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Lee E. Larson

Professor Emeritus
Position Type

While I have taught the full spectrum of Physics and Astronomy courses, most recently I have taught a course in Environmental Physics for non-science students, Classical Mechanics, and upper level Experimental Physics. I have a strong interest in environmental problems, laboratories at all levels, and lecture demonstrations, especially as used in calculus-based General Physics.

B.S., Bates College; M.A., Dartmouth College; Ph.D., University of New Hampshire



In partnership with Mike Mickelson, I study the spectra of molecules of interest to planetary atmospheric modelers. Our present project, which is sponsored by NASA, is to measure the spectra of methane bands in the visible and infrared regions of the spectrum. We do this a with the methane gas at a range of low temperatures reflective of those in the atmospheres of the outer planets Jupiter, Saturn, Uranus. We use a very nice tunable dye laser system coupled with extensive home built apparatus. We report our results at the meeting of the Division of Planetary Sciences of the American Astronomical Society which often has its meetings in exotic places. There are some interesting views of the planets as recorded by the Hubble Space Telescope.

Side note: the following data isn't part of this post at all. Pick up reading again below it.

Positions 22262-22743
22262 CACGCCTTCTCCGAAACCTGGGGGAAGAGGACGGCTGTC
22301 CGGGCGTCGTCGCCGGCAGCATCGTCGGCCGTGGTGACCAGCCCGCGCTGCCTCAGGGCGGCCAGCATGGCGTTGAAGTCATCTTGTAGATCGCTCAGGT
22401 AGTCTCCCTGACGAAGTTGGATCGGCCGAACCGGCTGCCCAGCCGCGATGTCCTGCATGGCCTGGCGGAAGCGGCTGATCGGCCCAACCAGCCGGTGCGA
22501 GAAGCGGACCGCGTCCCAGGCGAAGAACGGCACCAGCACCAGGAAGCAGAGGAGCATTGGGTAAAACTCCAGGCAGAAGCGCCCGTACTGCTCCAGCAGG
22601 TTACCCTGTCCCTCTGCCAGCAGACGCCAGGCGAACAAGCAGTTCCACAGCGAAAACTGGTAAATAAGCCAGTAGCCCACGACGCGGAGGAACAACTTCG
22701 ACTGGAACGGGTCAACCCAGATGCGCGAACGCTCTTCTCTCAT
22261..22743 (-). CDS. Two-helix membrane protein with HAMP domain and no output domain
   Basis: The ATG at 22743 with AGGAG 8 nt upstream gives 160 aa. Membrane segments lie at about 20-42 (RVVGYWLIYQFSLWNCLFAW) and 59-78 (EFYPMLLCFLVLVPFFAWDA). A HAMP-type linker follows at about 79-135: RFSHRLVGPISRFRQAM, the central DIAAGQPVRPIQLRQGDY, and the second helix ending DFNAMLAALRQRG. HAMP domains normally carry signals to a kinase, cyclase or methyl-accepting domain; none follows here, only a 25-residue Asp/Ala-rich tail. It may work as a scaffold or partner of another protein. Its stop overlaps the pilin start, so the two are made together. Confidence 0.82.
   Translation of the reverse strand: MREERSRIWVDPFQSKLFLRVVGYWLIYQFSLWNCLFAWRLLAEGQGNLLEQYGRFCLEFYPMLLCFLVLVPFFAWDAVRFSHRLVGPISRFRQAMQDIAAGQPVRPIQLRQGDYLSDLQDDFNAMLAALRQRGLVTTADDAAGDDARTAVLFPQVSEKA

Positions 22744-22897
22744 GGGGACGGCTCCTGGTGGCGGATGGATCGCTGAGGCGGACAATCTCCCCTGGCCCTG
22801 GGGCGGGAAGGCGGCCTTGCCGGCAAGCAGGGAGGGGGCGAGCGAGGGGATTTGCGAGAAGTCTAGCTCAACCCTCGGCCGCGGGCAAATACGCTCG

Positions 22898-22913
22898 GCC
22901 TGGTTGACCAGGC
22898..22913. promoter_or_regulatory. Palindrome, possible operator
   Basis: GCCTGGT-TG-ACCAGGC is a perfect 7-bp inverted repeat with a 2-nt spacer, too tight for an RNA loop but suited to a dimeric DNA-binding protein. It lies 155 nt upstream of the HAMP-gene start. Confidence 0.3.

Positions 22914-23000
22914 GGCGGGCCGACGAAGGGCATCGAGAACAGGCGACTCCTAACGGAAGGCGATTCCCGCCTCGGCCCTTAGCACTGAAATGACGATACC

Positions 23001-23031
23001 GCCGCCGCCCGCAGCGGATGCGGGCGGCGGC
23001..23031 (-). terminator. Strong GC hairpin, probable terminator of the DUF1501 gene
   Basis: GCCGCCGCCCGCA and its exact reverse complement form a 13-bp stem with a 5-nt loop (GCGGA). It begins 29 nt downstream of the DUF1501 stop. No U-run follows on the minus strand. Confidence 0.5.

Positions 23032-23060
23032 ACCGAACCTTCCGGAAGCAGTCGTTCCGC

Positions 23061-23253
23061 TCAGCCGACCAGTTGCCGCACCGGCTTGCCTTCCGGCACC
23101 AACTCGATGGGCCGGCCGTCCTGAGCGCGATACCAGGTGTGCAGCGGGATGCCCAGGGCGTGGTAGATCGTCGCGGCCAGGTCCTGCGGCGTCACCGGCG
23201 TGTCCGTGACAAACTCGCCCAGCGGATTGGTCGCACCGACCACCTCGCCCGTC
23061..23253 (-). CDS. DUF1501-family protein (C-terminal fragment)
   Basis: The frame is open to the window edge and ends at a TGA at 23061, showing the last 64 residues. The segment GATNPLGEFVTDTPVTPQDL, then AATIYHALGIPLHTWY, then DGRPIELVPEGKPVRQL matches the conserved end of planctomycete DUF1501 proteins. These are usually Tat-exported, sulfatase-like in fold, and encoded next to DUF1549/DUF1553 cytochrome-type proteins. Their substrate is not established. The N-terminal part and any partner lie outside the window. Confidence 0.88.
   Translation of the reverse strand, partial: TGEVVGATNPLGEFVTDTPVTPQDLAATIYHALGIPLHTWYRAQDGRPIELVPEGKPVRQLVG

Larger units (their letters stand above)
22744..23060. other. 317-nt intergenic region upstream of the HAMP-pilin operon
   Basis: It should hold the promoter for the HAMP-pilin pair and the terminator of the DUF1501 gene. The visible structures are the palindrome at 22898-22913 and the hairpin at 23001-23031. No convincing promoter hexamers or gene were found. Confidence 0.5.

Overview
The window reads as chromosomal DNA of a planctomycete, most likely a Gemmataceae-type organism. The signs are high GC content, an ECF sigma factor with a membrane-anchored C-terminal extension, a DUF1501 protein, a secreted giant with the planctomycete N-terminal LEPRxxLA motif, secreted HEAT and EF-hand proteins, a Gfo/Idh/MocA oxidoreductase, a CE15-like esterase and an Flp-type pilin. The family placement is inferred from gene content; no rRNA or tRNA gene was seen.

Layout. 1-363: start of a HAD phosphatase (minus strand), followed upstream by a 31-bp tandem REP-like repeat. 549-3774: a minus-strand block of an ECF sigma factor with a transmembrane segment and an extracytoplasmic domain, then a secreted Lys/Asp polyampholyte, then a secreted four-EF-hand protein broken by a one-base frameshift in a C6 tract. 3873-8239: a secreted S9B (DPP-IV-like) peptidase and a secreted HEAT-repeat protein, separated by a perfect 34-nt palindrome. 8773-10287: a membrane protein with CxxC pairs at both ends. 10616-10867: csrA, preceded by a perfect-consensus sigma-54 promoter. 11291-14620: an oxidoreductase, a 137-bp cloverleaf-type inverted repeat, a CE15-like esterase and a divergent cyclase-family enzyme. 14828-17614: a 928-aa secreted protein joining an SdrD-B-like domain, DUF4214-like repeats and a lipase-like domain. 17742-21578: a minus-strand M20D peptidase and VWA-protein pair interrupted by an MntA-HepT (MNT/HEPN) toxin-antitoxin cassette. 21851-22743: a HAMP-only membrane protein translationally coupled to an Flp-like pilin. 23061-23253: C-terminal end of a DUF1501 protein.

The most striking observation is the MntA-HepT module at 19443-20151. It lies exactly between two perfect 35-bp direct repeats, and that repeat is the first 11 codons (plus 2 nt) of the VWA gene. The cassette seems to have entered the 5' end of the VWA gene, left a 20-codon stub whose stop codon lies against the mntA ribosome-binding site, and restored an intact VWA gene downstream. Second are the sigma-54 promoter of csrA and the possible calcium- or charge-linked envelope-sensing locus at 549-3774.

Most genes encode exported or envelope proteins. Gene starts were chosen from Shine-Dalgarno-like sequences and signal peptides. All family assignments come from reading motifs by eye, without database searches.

I also work on developing course laboratories, especially the interfacing of computers to laboratory equipment for acquiring data and automating experiments.

Extracurricular activities and interests: Outdoors activities top the list; hiking (in the West and New England), biking, canoeing, gardening, farming, etc. We have raised sheep, chickens, steers and pigs, kept bees, and made maple syrup. I like to repair antique clocks, and have a modest collection. Traveling is also great fun, and in the recent past we have been to Alaska (including a week in the Brooks Range with travel by bush plane), Greece, Great Britian, Israel, and the Canadian and U.S. Rockies.

I am also a "weather enthusiast", and a great web site for weather forecasts is The Weather Underground.

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